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Another day in New Orleans

by on March 14, 2013

Another day in New Orleans

http://news.yahoo.com/fire-burns-tug-barge-hit-la-gas-pipeline-082637112.html

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4 Comments
  1. It really is crazy how questionable the general news media reporting actually is as we move further into the semester. It seemed to me that nearly every other sentence raised questions or skepticism as I kept reading.
    For instance the reports that “none of its cargo of crude oil was leaking, though there were patches of oily sheen in the area” reminds me of examples we learned about in class in which oil companies had previously done their own field studies to determine how much oil had reached the bayous. It would appear from the picture that if the oil that caused this fire wasn’t directly related to this exact tug boat crash there may be a bigger problem that allows oil to leak into waters.
    When I read that a “plume of smoke rising from the site could be seen from downtown New Orleans Wednesday morning” it reminded me of the film we watched in which New Orleans was once surrounded by cypress forests that served as a protective barrier.
    The thinly populated area that had no evacuation order raises flags to me as well. Who are these people that are in the area? What is their occupation? Standing in the community?
    Am I just a skeptic or do these dismissive reports seem to be debunking more than proving and assuring?

  2. I agree completely that the reporting on this is questionable. There is no blame placed on anyone, it’s as if this is a natural occurrence in itself. As if the price of wanting oil is that this will happen and we should just live with it. Maybe if our habits changed and our reliance on oil changed we wouldn’t see this happening. Another thing that reminded me of what we spoke about in class was this quote “The 92,000 gallons the Coast Guard says was being carried by the barge is a fraction of the millions of gallons that spewed into the Gulf of Mexico during the 2010 spill.” It reminded me of the philosophy many of the oil corporations had; that the ocean was this big space and an oil spill wouldn’t is not to be worried about. This quote is basically saying “well we had worse before.” News articles regarding oil spills should not try to play a middle ground and not choose one side of the argument over the other, when clearly this is a major issue with major effects. With all the profit made from drilling oil you would think corporations would take more care, or forced to take more care by effective government intervention, in preventing oil spills.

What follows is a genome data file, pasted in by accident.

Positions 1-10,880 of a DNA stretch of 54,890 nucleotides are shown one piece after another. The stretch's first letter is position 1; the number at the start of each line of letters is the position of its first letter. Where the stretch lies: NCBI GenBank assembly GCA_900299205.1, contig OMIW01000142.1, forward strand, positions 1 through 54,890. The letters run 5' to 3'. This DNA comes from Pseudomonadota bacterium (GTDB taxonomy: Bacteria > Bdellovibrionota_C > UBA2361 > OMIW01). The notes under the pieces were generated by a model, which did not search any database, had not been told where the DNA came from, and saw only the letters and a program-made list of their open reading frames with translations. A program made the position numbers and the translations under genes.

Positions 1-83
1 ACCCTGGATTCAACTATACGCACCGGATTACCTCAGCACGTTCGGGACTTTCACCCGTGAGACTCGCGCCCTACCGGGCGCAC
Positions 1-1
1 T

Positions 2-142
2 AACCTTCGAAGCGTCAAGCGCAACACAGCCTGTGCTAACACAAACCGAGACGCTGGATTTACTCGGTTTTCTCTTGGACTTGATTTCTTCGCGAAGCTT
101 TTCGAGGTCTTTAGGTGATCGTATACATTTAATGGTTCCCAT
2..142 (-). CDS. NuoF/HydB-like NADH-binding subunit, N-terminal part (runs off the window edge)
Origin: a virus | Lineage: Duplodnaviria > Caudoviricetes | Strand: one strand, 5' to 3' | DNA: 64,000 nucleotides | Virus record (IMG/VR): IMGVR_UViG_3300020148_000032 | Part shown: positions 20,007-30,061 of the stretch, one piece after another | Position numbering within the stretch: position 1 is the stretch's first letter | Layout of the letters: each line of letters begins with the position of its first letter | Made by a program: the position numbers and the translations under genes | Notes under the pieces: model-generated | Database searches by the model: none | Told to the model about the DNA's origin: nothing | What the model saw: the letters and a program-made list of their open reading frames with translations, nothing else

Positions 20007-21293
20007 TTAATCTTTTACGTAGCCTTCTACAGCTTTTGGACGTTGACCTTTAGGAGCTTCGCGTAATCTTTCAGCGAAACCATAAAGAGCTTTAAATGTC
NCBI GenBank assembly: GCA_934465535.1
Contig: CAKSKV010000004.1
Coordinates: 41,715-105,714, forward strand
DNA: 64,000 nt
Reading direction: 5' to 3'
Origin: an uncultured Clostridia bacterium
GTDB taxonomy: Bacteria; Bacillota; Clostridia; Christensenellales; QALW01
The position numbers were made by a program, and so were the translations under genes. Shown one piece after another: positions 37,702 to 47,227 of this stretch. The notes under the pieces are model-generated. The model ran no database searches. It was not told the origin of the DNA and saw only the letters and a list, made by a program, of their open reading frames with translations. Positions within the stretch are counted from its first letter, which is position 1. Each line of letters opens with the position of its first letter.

3. I completely agree with previous comments made by my classmates. I believe that the media should be reliable, but from what we are learning they sometimes don’t provide enough information or at times false information. If the coast guard knew that the tug boat had an accident they should have checked it properly, to be sure that the oil wasn’t leaking. However they let it slide. People didn’t get hurt but I’ m that many people had to spell the spoke from the oil in the near by neighborhoods. It could have been dangerous. As I read through this article it reminds me of Black Beaches and Bayous, specifically the part about geography of trouble. New orleans is in this geography of trouble and they can’t do anything about it. Many “normal accidents” occur and this puts many people at risk.

  4. The Titanic couldn’t avoid the ice berg and the tug boat couldn’t dodge the gas pipeline. It is hard to believe that accidents like these have become “normal”. Like the previous comments have taken the words out of my mouth, the media has become way too lax on subjects like these. As I was reading the article I was thinking, “Oh third degree burns, a bunch of oil spilled in the wreck that they are trying to say was already there, no big deal”. However, my reaction stemmed from the media not taking this as serious as it should be. Just because these are considered normal accidents, doesn’t mean that they should be reported as just another event. The media controls what information we hear and see, and how they present it, affects how we perceive the information. When these events will be reported in a more serious fashion, maybe they will not be considered “normal accidents” anymore.

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